Selling fish at the local fish market, Dulana Das (40) of Rambha village in Odisha’s Ganjam district took pride in introducing herself as a businesswoman instead of a fisherwoman. “I buy fish every morning from fishermen who fish in Chilika Lake and the nearby sea,” Dulana told VillageSquare.in.“With a designated place for me in the market, and a 20% profit, I earn a good income.”
“Women like Dulana have not only contributed to economic progress of their families, but to improvement of their social status too,” said A. Kaleya, a young man engaged in community development work. An ignored lot, the women rooted out problems one after the other, and emerged as successful entrepreneurs. “We are now treated like human beings,” said 75-year-old B. Chittamma (75) of Kotturu village.
Decades ago, families and the community ignored their women. “Boozing being common among male members of almost all fishing villages, women didn’t get any respect, but always bore the brunt of alcoholism,” Chittamma told VillageSquare.in.
Despite standard catch, the income was low because middlemen siphoned off the profit. They never paid the fishermen on time. The fisher families had to struggle for survival under economic pressure. Whether it was lack of money or the men’s frustration caused by paucity, women were the victims.
Chittamma came to Kotturu village as a young bride from neighboring Andhra Pradesh. “She suggested mobilizing fisherwomen to end their plights,” Mangaraj Panda of Ganjam-based non-profit United Artists’ Association (UAA) told VillageSquare.in.
Women band together
As a first step, nine groups of fisherwomen, with 20 members in each group, were formed under Kalyani Nari Shakti Sangha in Kotturu. The number of groups soon increased to 14, when women formed five groups in an adjacent village named Arjipalli. The women first fought against brewing of country liquor and succeeded.
Their success in abolishing country liquor production in the villages encouraged the fisherwomen to address their financial problems next. They pooled in money and ventured into fish business in local markets.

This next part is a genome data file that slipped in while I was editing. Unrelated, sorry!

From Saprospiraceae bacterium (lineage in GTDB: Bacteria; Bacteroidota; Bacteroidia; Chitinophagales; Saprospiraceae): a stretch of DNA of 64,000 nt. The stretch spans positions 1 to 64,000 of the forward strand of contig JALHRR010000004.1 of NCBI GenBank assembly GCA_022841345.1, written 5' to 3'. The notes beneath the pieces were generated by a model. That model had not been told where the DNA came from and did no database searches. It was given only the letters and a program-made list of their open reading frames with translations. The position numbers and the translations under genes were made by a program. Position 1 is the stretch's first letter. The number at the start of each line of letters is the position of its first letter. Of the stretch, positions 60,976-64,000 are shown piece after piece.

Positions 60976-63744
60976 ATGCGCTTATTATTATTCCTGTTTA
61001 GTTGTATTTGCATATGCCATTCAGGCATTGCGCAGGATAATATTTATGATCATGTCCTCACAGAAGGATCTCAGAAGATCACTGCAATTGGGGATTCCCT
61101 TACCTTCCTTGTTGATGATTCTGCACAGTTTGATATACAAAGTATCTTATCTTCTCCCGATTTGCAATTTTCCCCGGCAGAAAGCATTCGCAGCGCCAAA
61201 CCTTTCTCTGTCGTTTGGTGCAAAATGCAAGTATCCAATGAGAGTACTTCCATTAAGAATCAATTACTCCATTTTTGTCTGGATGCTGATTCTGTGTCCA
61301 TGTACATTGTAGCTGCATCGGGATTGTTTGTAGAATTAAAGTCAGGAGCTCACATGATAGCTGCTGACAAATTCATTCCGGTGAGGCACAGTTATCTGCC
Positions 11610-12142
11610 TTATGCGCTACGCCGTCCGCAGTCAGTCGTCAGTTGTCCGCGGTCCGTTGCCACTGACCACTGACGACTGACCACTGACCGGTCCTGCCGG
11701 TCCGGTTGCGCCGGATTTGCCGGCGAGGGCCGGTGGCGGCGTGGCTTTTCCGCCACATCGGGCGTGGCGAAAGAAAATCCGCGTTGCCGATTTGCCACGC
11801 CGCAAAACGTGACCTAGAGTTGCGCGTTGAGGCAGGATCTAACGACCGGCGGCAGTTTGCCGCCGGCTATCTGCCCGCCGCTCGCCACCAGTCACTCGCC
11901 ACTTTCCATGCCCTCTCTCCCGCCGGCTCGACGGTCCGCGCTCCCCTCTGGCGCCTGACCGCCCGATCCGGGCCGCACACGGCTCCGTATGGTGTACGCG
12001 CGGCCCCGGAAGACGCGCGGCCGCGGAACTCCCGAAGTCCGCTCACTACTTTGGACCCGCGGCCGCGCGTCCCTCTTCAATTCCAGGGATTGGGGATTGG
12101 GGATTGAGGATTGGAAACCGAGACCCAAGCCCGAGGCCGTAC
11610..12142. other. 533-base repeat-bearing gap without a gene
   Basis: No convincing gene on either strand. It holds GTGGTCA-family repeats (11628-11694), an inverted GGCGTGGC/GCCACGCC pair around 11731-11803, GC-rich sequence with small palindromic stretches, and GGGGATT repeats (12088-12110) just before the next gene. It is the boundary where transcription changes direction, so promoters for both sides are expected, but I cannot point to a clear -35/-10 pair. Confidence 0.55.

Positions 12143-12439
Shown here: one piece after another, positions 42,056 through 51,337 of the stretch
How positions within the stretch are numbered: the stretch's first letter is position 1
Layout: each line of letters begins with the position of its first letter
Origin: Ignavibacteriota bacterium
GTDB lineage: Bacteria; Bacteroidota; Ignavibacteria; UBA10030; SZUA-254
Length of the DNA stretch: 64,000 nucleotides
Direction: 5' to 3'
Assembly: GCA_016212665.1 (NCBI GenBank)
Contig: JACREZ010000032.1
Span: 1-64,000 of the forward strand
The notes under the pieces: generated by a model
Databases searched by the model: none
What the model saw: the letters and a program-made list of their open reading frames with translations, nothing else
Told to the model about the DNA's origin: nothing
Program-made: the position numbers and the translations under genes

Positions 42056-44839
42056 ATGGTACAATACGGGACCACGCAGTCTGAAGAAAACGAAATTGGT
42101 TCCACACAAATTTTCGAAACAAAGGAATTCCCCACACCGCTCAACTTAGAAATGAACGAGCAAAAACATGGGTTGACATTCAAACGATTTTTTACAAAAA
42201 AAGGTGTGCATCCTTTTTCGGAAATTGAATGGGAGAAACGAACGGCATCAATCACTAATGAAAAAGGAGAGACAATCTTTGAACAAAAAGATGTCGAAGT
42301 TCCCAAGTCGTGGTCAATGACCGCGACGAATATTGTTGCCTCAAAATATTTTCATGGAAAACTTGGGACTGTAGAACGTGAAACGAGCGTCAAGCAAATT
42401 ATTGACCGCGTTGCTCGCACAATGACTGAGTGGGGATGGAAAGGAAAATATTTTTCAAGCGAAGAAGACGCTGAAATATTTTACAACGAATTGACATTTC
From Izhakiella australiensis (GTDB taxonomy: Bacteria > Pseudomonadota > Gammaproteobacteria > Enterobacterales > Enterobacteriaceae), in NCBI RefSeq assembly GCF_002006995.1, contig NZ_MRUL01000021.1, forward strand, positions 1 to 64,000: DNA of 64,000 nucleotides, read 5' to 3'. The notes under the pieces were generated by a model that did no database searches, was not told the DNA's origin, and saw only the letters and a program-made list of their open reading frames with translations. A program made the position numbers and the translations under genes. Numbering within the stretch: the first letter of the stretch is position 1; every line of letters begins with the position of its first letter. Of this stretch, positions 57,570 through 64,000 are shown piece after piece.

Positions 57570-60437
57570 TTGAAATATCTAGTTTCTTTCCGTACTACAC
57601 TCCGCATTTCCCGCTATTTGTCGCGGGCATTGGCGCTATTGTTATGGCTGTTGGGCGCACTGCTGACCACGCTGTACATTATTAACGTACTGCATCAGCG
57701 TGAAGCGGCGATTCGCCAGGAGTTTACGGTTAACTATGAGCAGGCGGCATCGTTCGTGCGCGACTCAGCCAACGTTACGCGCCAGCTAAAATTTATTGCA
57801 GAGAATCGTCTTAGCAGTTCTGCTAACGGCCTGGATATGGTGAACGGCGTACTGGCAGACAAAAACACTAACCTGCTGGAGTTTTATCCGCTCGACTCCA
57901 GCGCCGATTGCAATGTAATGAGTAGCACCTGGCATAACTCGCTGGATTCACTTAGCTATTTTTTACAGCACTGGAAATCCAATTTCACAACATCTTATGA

The women paid cash immediately for the fish they purchased. They demanded outside vendors and middlemen to pay likewise while lifting the catch. “Though the vendors resisted initially, since they had to supply fish to the markets as per commitment and since our men supported us, they paid up,” said Chittamma.
Federating women’s groups
“This was the game-changer,” said Mangaraj Panda. “With this positive development, women in other villages across coastal Odisha formed groups and they too fought to end exploitation by middlemen.”
There were still some issues. Every group did not have equal access to the market to sell their stock. Prices of fish differed from place to place. In order to bring all the fisherwomen under one umbrella and develop common market linkages, they formed a federation named Samudram.
Started with 68 marine fisherwomen self-help groups (SHGs) having 1,360 members in 1998, Samudram now has 149 SHGs from 52 fishing villages of four coastal districts, namely, Ganjam, Puri, Jagatsinghpur and Balasore. The women conduct business individually as well as through groups.
In order to empower the fisherwomen as entrepreneurs, Samudram organized training sessions for them on hygienic methods of producing dry fish and other fishery-based products. “It opened up new earning opportunities for us and fetched better profit than the raw fish,” K. Eramma of Nolia Nuagaon village told VillageSquare.in.